27. Know thy Enemy

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Out from the sea of tents he rode: a knight in blood-red armor on a gigantic stallion as black as midnight, a spear held aloft in his gauntleted fist, a double-bladed ax strapped to his back.

Out from the sea of tents he rode, the figure that had haunted her, that she had hated, ever since that day in the forest when he had held a sword to her throat and taken her Eleanor away from her.

The red robber knight.

Ayla had asked herself ever since that day in the forest why he had left her alive. Why not simply take her honor as he had taken her horse and then slit her throat, like any other cutthroat would have done?

Now she knew.

He was no ordinary villain.

He was her greatest enemy, and evil to the core. He had wanted to humiliate her first, bring her to the cusp between life and death, only to return now, when she thought herself safe within her own lands, and show her she was safe nowhere. Not from him. Not with such a force behind him.

“Look at me,” he seemed to be saying. “I held your life in my hands before—now I do so again. I can destroy you anywhere, at any moment of my choosing. You had better surrender now and put that ring on your finger, while you still have fingers.”

The red knight rode up to the barricade and stopped only a few yards away from Ayla. Although she stood higher than he, the crimson fiend seemed to be towering over her.

He raised a hand. “Greetings, Milady,” he said in a low and subtly menacing sing-song. “I am Sir Luca DeLombardi, commander of all the forces of his Grace, the mighty Margrave von Falkenstein.”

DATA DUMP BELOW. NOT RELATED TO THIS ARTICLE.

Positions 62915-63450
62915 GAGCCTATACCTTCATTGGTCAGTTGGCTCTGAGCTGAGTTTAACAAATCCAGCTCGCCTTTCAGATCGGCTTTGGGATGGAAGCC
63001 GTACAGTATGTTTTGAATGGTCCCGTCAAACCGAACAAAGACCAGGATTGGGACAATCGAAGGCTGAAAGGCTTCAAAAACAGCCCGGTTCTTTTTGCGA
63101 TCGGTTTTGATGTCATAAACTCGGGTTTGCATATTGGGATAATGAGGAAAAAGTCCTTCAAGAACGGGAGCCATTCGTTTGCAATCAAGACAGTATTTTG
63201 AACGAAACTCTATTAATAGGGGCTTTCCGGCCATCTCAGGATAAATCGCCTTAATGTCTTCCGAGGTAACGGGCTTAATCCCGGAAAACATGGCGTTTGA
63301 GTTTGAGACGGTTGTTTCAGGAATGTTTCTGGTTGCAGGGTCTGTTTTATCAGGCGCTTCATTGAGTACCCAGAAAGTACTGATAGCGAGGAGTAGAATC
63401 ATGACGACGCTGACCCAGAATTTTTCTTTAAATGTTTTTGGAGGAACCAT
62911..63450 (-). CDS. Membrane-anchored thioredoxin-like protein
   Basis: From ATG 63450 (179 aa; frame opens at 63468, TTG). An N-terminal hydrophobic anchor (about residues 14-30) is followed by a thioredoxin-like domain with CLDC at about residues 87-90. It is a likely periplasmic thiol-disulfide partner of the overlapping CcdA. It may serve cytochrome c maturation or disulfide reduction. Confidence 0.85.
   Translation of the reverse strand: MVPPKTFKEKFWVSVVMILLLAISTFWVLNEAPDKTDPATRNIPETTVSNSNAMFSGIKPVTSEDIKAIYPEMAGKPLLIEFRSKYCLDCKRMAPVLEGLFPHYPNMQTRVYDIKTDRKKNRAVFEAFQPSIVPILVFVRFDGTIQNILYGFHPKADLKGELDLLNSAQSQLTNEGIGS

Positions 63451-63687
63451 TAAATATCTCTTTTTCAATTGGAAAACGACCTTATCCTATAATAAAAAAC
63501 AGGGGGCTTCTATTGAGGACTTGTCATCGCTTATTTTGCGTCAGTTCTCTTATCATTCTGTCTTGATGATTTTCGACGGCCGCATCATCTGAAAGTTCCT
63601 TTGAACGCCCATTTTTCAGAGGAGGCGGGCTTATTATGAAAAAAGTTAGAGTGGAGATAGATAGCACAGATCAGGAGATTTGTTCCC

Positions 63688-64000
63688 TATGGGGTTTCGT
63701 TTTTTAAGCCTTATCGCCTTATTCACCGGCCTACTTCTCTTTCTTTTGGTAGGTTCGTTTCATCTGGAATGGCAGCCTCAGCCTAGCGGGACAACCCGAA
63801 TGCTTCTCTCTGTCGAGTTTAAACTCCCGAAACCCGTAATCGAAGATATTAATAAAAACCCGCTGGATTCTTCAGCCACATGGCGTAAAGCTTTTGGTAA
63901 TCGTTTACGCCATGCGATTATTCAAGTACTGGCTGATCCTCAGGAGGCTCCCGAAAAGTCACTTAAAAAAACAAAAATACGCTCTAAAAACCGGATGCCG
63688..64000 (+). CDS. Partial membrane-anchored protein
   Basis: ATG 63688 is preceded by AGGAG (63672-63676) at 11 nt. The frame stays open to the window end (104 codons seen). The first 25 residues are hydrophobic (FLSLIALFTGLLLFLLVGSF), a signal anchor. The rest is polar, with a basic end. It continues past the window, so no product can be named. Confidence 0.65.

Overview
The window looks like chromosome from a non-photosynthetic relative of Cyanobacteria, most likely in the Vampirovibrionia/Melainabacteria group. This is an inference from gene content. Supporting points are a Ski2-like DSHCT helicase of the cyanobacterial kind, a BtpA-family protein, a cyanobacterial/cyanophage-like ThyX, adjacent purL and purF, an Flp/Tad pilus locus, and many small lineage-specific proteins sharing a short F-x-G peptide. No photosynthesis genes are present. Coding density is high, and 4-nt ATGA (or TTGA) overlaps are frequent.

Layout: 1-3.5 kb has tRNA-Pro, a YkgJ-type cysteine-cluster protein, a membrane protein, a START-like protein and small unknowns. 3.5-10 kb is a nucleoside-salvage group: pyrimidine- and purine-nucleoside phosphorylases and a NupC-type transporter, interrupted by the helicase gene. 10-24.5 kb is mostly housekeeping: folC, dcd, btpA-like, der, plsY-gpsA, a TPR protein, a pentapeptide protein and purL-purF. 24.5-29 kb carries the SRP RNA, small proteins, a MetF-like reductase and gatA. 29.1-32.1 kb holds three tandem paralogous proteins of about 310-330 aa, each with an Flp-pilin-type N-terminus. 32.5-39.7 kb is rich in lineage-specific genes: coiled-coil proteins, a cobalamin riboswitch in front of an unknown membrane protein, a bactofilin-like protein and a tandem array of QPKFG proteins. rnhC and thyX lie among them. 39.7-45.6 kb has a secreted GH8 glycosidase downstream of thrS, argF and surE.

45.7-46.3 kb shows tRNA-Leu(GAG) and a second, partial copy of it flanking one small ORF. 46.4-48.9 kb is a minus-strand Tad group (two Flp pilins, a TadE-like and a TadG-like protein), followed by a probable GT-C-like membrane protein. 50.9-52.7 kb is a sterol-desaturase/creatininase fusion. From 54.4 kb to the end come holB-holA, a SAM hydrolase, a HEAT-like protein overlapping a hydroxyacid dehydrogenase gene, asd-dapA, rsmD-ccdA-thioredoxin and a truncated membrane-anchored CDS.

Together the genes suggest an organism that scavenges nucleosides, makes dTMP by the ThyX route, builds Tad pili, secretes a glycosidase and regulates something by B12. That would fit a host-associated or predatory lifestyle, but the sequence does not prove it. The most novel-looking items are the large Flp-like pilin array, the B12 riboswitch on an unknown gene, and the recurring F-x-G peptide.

Ayla frowned. His voice was different from how she remembered it. This lilting accent hadn't been there the last time she had met him, had it? She shook the thought off. It was unimportant.

“So glad you could join us, Sir Luca,” she said, managing to keep her voice from trembling. “And may I ask why the mighty Margrave himself does not honor us with his presence? Is he too afraid to face an honest woman? Does he think I might best him on the field of battle, and is he cowering in a corner somewhere?”

Sir Luca laughed. The movement rattled his red armor. “The Margrave doesn't waste his valuable time on the likes of you! You're far too unimportant for him to be bothered with.”

“And yet he must think me to be of considerable importance, seeing as he wants me as his wife,” Ayla countered, her face reddening.

The red knight snorted. “If you consider it a sign of special importance to be the only one of his whores with a golden ring on her finger, then please go ahead and flatter yourself.”

From red, Ayla's face abruptly went to white. This wasn't just banter. The man meant every word he said.

“Enough of this,” he commanded. “I have not come hither to bandy words with an ignorant wench. I am here to dictate the terms of your surrender.”

Ayla swallowed. This was the moment she had been gathering courage for. Licking her lips, she opened her mouth and said:

“No.”

The single word sounded weak and foolish, spoken to the giant warrior on his black horse.

“Excuse me?” he said, his voice still a deceptively sweet sing-song.

Ayla gritted her teeth. “I said no,” she repeated, putting more strength and conviction into her voice. “I will never surrender. Never!”

Turning his head from left to right, the red knight observed the barricade she was standing on. “Yes, I surmised as much when I saw this pitiful obstacle. And you really think that will hold me back? You, wench, are going to try and stop me and my army?”

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